Human Rights and Democracy Building

OSISA's work in human rights and democracy building aims to promote open societies, where transparency and accountability are viewed as essential parts of the culture of a working democracy.



June 14th, 2011

OSISA's work in human rights and democracy building is intended to promote open societies in which transparency and accountability are recognised as essential parts of the culture of a working democracy. As such, the programme focuses on two primary objectives: (a) supporting better monitoring and protection of human rights across the region, and (b) promoting open, transparent and accountable cultures of democracy and political participation in southern Africa.

As such, OSISA supports initiatives that promote advocacy, networking and capacity-building in the following areas:

Effective monitoring of human rights: with an emphasis on ensuring that human rights defenders are afforded human rights protection. OSISA will support organisations that seek to defend the rights of human rights defenders, and those that wok directly with communities on civic education, and documenting human rights violations and abuses.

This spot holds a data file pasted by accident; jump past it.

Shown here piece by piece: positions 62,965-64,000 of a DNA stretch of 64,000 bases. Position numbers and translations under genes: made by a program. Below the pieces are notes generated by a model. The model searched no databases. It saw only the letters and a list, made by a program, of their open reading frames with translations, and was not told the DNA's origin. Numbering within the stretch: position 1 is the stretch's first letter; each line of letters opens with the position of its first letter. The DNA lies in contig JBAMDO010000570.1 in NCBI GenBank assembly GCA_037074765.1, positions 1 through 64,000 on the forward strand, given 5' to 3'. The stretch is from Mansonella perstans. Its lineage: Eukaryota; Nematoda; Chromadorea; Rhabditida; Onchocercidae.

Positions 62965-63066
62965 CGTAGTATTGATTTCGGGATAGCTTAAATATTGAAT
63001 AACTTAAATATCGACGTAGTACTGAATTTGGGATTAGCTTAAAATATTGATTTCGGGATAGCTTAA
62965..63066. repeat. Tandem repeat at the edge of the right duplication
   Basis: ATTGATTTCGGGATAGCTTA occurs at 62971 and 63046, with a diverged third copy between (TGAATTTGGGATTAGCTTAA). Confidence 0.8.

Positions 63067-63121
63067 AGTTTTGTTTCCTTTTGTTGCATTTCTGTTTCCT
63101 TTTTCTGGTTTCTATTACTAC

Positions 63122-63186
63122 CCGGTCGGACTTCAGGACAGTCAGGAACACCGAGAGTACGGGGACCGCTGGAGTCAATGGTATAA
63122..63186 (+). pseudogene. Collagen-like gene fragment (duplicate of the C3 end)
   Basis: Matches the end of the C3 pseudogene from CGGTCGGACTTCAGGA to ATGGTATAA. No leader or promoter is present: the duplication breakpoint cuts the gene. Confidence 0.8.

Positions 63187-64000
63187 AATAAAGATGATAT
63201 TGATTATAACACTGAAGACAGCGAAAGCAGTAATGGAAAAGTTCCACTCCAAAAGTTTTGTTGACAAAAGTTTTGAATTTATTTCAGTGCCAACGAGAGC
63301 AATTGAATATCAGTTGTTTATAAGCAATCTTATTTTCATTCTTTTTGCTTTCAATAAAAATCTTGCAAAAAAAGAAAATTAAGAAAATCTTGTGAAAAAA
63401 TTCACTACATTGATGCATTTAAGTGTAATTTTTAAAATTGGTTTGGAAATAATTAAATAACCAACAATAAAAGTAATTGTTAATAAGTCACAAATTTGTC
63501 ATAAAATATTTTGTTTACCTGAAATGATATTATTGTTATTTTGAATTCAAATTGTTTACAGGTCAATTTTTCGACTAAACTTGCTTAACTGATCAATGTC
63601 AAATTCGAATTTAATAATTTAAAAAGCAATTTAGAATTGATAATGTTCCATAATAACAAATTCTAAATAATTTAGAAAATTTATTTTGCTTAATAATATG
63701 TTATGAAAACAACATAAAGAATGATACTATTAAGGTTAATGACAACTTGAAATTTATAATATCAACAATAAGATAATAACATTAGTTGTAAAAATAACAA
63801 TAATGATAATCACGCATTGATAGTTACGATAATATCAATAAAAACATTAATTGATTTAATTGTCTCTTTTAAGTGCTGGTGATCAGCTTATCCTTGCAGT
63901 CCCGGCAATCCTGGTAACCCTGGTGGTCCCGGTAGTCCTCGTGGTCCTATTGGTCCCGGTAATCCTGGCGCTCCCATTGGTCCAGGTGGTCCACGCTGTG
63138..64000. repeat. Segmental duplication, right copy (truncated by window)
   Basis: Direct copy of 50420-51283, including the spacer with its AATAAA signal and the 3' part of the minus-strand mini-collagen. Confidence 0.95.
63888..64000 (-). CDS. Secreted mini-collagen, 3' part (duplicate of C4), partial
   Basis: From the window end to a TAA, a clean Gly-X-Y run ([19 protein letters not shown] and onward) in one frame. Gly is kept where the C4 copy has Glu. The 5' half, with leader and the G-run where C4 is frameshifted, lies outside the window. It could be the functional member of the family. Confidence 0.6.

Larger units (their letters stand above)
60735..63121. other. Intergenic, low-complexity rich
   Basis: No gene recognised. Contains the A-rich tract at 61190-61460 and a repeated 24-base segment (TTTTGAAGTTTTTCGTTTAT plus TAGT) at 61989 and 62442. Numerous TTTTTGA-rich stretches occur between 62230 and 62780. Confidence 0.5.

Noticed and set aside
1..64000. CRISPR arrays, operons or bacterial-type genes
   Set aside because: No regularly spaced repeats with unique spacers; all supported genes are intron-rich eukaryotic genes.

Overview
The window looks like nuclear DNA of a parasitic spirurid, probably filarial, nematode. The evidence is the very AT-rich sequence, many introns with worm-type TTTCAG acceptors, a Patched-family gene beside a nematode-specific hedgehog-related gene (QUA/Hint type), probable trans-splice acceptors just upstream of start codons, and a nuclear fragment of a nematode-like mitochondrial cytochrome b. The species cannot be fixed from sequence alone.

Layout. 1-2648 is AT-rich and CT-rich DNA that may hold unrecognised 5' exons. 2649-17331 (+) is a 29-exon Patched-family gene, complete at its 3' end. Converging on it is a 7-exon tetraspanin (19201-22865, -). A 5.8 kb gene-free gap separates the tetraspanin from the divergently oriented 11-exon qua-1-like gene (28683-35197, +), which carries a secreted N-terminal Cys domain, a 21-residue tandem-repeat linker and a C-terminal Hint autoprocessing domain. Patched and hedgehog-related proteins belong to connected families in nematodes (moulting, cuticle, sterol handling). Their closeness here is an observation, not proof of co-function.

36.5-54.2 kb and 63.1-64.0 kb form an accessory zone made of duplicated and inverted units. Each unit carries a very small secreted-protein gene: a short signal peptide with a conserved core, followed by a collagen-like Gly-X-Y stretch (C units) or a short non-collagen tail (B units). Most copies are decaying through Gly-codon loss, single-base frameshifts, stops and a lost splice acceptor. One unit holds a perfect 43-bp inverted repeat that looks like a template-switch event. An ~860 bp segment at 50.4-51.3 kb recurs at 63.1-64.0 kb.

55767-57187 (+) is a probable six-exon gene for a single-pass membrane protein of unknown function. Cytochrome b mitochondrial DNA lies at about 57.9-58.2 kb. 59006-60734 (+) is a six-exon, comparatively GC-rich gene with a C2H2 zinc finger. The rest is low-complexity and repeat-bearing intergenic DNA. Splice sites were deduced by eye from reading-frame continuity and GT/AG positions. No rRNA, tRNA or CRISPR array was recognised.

Expanding women’s human rights: OSISA recognises the importance of gender equality in a region in which women have less access to, and control of, resources. The foundation will support initiatives that have a particular emphasis on addressing gender-based violence and increasing women’s leadership and participation in political processes.

Expanding access to public interest litigation: OSISA works to improve the quality of, and access to, public interest litigation. This is done by supporting particular cases where these represent groundbreaking new areas of the law.

Promoting the Rule of Law: The foundation provides training for lawyers and professional lawyers’ associations through a specific Law Programme, which also focuses on promoting international justice and on criminal justice reform.

Promoting transparency in elections and electoral systems: A significant challenge in the region remains the dominance of the executive. The programme works with initiatives that seek to limit the powers of the executive. The foundation is also cognisant of the fact that parliaments are often dominated by one party and this hampers their ability to exercise their oversight role. HRDB supports parliamentary strengthening programmes aimed both at parliamentarians and at citizens.


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